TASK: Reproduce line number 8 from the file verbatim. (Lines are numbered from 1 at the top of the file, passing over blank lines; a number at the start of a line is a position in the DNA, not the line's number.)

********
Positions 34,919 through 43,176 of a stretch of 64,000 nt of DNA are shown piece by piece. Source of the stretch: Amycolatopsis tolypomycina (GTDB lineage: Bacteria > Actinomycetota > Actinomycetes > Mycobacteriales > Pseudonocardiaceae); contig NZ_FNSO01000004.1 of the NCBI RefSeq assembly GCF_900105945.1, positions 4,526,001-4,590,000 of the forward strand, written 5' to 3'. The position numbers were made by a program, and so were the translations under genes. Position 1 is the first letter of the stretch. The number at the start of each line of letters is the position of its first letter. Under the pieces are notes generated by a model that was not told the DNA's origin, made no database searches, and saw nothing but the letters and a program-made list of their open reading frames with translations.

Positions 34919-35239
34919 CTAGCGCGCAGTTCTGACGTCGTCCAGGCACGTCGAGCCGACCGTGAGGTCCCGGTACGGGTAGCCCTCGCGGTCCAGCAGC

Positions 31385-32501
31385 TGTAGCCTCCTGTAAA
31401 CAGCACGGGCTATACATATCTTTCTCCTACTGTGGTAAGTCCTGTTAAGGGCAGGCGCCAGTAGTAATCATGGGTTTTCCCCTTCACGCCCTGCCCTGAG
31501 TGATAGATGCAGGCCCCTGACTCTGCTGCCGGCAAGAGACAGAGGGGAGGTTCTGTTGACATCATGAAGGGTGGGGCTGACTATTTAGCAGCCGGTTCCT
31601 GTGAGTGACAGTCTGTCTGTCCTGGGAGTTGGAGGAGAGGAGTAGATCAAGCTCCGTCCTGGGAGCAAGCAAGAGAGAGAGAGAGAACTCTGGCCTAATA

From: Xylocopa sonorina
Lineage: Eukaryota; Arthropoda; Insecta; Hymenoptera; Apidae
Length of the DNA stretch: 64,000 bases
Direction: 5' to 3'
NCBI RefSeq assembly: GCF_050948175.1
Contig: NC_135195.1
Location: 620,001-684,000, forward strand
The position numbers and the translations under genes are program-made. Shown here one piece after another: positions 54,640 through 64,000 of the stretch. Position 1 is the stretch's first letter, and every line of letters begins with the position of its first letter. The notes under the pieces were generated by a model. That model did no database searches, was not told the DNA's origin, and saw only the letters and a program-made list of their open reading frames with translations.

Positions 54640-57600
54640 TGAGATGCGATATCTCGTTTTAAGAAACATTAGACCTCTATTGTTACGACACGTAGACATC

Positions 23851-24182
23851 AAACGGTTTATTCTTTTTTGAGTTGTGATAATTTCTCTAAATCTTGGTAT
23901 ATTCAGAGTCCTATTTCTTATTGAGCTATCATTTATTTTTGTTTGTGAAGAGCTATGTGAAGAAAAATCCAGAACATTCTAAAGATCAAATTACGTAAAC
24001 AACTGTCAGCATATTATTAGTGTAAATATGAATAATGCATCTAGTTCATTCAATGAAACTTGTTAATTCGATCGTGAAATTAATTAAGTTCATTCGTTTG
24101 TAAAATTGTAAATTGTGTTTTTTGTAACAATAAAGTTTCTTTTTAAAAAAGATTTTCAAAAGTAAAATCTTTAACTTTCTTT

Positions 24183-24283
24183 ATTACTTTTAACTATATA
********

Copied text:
31601 GTGAGTGACAGTCTGTCTGTCCTGGGAGTTGGAGGAGAGGAGTAGATCAAGCTCCGTCCTGGGAGCAAGCAAGAGAGAGAGAGAGAACTCTGGCCTAATA